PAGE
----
Adjuncts are not "threatening" to me. I find it dishonest to teach so many courses at multiple universities concurrently, doing a piss-poor job at each, while claiming to be "as good as" the t-t faculty. Our university supports adjuncts with community and resources but that may be an exception. However, I have never worked any place adjunct that did not provide photocopying. Exaggeration of the poor working conditions as an excuse for doing nothing to improve one's marketability is just an example of why adjuncts are so rarely hired t-t. They don't want to do what it takes to get hired and thus are rightly passed over with the assumption they won't do the hard work needed to attain tenure once hired. If you can't live on what a reasonable workload pays you, find another job, but don't shortchange your students and whine about what you could do if your pay were higher. Asst Profs don't earn that much more and yet are expected to do a great deal more work. Whiney adjuncts won't survive in that job so it is better if they leave an overcrowded field and find something that pays them what they think they are truly worth.

Tenured Radical said...

Dear anonymous 9:38/10:49,

What on earth has got into you? I think you should have a friend read your comments and tell you frankly whether they read as hostile towards people for whom compassion and encouragement might be more appropriate -- because honestly, I would hate to think that you would carry these ideas into your work on hiring, and eventually, tenure review committees. I don't know how your success was achieved, but I would bet the farm that half a dozen people who applied for your job alone probably had the same credentials. Another half dozen had better ones. And for some reason you will never know, they picked you.

First of all, *most* people have worked adjunct before getting a t-t job, but I think Tim's point is that what I am arguing is a lack of freedom for t-t faculty is magnified at the adjunct level. I agree with him. And people who are being employed in what is exploitative labor (for some 2K per course) naturally have trouble putting together a living wage at what they have -- after all - been trained to do.

And calling people who are doing the best they can --and who, exactly, are you saying is not publishing? -- and not getting results "whiners" is not only mean and small, it ignores everything we know about how adjunct teaching saps people's time and puts them further in the hole financially.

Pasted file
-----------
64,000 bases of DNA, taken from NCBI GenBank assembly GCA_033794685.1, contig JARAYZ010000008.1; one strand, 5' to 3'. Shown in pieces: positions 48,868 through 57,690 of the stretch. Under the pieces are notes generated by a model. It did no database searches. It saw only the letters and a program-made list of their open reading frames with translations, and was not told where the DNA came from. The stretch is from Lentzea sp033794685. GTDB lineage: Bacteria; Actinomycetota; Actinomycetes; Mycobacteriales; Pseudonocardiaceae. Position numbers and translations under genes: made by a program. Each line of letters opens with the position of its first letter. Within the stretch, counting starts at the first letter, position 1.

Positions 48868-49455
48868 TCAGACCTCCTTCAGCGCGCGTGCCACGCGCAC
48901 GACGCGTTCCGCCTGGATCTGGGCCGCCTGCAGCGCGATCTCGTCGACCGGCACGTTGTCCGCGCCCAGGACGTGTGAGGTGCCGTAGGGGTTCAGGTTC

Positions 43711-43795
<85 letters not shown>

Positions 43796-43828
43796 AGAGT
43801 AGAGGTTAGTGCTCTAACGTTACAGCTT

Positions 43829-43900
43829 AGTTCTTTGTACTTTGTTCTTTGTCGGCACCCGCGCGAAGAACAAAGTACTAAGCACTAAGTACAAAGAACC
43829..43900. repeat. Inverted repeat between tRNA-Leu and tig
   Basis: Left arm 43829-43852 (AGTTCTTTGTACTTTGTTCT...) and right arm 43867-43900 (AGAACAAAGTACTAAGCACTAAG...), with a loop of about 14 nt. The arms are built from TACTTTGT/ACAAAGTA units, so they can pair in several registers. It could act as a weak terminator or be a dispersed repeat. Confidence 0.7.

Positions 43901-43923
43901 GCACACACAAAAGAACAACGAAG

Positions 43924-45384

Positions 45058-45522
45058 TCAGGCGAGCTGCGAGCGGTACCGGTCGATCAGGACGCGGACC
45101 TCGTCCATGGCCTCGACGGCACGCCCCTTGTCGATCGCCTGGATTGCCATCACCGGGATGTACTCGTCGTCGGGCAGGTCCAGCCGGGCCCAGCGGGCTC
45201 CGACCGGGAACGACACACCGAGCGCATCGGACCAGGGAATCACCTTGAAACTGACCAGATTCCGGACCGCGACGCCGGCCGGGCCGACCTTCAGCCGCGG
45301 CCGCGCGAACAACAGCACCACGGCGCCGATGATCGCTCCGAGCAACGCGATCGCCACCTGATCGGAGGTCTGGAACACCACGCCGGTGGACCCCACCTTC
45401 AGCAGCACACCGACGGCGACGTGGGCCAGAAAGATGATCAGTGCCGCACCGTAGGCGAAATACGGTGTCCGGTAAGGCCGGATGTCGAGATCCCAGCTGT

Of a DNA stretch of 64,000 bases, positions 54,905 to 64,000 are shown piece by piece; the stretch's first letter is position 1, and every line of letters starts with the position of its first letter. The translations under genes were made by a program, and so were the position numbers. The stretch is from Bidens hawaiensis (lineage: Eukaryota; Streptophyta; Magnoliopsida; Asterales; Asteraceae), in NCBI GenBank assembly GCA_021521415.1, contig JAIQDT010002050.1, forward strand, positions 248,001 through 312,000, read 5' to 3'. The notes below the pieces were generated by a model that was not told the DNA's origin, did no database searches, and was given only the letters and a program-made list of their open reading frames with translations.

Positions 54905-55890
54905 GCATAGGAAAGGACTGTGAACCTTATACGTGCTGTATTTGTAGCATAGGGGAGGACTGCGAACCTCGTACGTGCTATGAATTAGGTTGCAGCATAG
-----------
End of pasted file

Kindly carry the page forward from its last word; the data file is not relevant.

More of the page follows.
gwoertendyke said...

thanks TR: i was going to respond but you did a great job.

Tim Lacy said...

What TR said. - TL

Anonymous said...

Well I am for tenure and unionization. And I'd use my real name except that then people will say "she thinks this because..." instead of just reacting to what I say. My university already knows my blog, and everyone in my field is aware of my general attitude, so I'd have nothing to lose materially by de-anonymizing, it's just that in blogs I'd rather only be a set of words (for a change).

On abuse and harassment: I've seen seniors do it to each other, and juniors do it to seniors, as well as seniors to juniors.

Workplace abuse is not confined to academia and I don't think it is caused by the tenure system. More importantly, though, I think that what is wrong with the tenure system reflects, and is symptomatic of what is wrong with academia generally. For example: especially in science and technology, anything with big grant money and labs, consider the abuse of undergraduates, graduate students, postdocs and technicians, all before anyone even gets onto the tenure track.

The tenure system does encourage conformity but it is not clear to me that its abolition would not do so as well. And the tenure track is very stressful and can be deforming but once again, that has in part to do (I think) with the way it is implemented, which, once again, has
to do not just with deciding on reasonable standards but with the whole gestalt of the academic industrial complex.

Finally, on academic freedom: it isn't just freedom to say what one thinks in research and upper level classes, it's freedom to choose materials and methodologies even in basic courses, so that you can meet actual student needs. No Child Left Behind, for instance, violates academic freedom in my view insofar as it forces teachers to teach primarily to multiple choice tests
on reading and math - at the expense of much else.